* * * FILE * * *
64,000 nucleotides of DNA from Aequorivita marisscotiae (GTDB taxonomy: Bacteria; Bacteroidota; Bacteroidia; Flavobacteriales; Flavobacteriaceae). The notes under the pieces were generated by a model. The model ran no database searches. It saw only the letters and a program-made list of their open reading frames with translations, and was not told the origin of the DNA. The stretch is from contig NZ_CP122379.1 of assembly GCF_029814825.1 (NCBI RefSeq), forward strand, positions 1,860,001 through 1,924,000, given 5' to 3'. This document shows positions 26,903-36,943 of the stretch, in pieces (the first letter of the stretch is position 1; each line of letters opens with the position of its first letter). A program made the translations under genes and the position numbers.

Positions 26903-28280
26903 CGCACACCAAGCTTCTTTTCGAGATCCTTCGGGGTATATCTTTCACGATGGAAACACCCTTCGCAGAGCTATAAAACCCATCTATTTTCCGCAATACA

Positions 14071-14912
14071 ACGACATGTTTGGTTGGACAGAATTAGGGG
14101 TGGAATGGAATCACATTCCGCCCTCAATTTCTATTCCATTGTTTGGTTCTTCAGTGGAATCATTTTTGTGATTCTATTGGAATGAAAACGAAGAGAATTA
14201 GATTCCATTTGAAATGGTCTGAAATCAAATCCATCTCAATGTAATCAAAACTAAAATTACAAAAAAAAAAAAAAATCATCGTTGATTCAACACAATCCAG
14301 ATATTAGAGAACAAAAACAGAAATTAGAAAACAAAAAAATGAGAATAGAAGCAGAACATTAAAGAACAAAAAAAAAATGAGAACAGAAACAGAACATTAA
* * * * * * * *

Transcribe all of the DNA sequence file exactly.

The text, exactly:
64,000 nucleotides of DNA from Aequorivita marisscotiae (GTDB taxonomy: Bacteria; Bacteroidota; Bacteroidia; Flavobacteriales; Flavobacteriaceae). The notes under the pieces were generated by a model. The model ran no database searches. It saw only the letters and a program-made list of their open reading frames with translations, and was not told the origin of the DNA. The stretch is from contig NZ_CP122379.1 of assembly GCF_029814825.1 (NCBI RefSeq), forward strand, positions 1,860,001 through 1,924,000, given 5' to 3'. This document shows positions 26,903-36,943 of the stretch, in pieces (the first letter of the stretch is position 1; each line of letters opens with the position of its first letter). A program made the translations under genes and the position numbers.

Positions 26903-28280
26903 CGCACACCAAGCTTCTTTTCGAGATCCTTCGGGGTATATCTTTCACGATGGAAACACCCTTCGCAGAGCTATAAAACCCATCTATTTTCCGCAATACA

Positions 14071-14912
14071 ACGACATGTTTGGTTGGACAGAATTAGGGG
14101 TGGAATGGAATCACATTCCGCCCTCAATTTCTATTCCATTGTTTGGTTCTTCAGTGGAATCATTTTTGTGATTCTATTGGAATGAAAACGAAGAGAATTA
14201 GATTCCATTTGAAATGGTCTGAAATCAAATCCATCTCAATGTAATCAAAACTAAAATTACAAAAAAAAAAAAAAATCATCGTTGATTCAACACAATCCAG
14301 ATATTAGAGAACAAAAACAGAAATTAGAAAACAAAAAAATGAGAATAGAAGCAGAACATTAAAGAACAAAAAAAAAATGAGAACAGAAACAGAACATTAA